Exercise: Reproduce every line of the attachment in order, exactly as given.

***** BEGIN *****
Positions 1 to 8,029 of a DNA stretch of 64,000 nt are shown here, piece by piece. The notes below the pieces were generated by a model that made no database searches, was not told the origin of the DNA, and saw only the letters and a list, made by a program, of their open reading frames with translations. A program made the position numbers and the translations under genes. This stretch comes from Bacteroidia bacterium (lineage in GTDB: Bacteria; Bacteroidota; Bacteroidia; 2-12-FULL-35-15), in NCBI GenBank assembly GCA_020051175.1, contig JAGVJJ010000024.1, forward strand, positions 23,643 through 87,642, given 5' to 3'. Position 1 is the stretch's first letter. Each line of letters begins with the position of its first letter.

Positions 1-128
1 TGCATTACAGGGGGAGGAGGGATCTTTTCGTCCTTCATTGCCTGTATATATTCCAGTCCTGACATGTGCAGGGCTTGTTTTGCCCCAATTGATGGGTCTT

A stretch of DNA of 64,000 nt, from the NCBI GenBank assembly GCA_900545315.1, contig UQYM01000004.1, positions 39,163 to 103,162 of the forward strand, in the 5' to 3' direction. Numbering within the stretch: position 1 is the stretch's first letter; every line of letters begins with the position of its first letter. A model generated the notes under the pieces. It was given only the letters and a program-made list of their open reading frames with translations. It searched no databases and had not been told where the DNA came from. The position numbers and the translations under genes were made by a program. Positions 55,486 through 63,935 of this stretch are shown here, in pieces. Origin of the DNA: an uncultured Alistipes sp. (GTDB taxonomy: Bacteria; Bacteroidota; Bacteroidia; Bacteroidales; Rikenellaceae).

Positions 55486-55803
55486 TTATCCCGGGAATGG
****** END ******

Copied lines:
Positions 1 to 8,029 of a DNA stretch of 64,000 nt are shown here, piece by piece. The notes below the pieces were generated by a model that made no database searches, was not told the origin of the DNA, and saw only the letters and a list, made by a program, of their open reading frames with translations. A program made the position numbers and the translations under genes. This stretch comes from Bacteroidia bacterium (lineage in GTDB: Bacteria; Bacteroidota; Bacteroidia; 2-12-FULL-35-15), in NCBI GenBank assembly GCA_020051175.1, contig JAGVJJ010000024.1, forward strand, positions 23,643 through 87,642, given 5' to 3'. Position 1 is the stretch's first letter. Each line of letters begins with the position of its first letter.

Positions 1-128
1 TGCATTACAGGGGGAGGAGGGATCTTTTCGTCCTTCATTGCCTGTATATATTCCAGTCCTGACATGTGCAGGGCTTGTTTTGCCCCAATTGATGGGTCTT

A stretch of DNA of 64,000 nt, from the NCBI GenBank assembly GCA_900545315.1, contig UQYM01000004.1, positions 39,163 to 103,162 of the forward strand, in the 5' to 3' direction. Numbering within the stretch: position 1 is the stretch's first letter; every line of letters begins with the position of its first letter. A model generated the notes under the pieces. It was given only the letters and a program-made list of their open reading frames with translations. It searched no databases and had not been told where the DNA came from. The position numbers and the translations under genes were made by a program. Positions 55,486 through 63,935 of this stretch are shown here, in pieces. Origin of the DNA: an uncultured Alistipes sp. (GTDB taxonomy: Bacteria; Bacteroidota; Bacteroidia; Bacteroidales; Rikenellaceae).

Positions 55486-55803
55486 TTATCCCGGGAATGG